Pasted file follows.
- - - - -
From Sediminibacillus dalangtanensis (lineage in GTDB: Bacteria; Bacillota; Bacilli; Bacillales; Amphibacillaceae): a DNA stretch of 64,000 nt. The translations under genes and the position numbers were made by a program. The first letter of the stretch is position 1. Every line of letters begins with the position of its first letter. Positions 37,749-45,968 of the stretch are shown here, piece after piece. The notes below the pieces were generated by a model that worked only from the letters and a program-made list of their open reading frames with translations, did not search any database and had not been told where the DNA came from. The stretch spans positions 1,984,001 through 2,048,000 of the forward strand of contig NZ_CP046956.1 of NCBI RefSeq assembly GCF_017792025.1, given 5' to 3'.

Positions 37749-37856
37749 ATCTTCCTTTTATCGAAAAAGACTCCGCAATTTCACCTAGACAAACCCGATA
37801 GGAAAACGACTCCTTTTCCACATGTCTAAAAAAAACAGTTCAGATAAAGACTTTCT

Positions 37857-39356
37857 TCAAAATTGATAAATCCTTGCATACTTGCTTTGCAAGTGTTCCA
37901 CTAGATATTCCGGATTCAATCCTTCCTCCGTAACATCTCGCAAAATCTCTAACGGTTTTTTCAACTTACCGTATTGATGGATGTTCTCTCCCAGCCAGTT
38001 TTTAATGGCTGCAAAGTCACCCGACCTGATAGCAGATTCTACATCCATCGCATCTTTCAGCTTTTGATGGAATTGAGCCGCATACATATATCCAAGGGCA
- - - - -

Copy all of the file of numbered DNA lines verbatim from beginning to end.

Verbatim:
From Sediminibacillus dalangtanensis (lineage in GTDB: Bacteria; Bacillota; Bacilli; Bacillales; Amphibacillaceae): a DNA stretch of 64,000 nt. The translations under genes and the position numbers were made by a program. The first letter of the stretch is position 1. Every line of letters begins with the position of its first letter. Positions 37,749-45,968 of the stretch are shown here, piece after piece. The notes below the pieces were generated by a model that worked only from the letters and a program-made list of their open reading frames with translations, did not search any database and had not been told where the DNA came from. The stretch spans positions 1,984,001 through 2,048,000 of the forward strand of contig NZ_CP046956.1 of NCBI RefSeq assembly GCF_017792025.1, given 5' to 3'.

Positions 37749-37856
37749 ATCTTCCTTTTATCGAAAAAGACTCCGCAATTTCACCTAGACAAACCCGATA
37801 GGAAAACGACTCCTTTTCCACATGTCTAAAAAAAACAGTTCAGATAAAGACTTTCT

Positions 37857-39356
37857 TCAAAATTGATAAATCCTTGCATACTTGCTTTGCAAGTGTTCCA
37901 CTAGATATTCCGGATTCAATCCTTCCTCCGTAACATCTCGCAAAATCTCTAACGGTTTTTTCAACTTACCGTATTGATGGATGTTCTCTCCCAGCCAGTT
38001 TTTAATGGCTGCAAAGTCACCCGACCTGATAGCAGATTCTACATCCATCGCATCTTTCAGCTTTTGATGGAATTGAGCCGCATACATATATCCAAGGGCA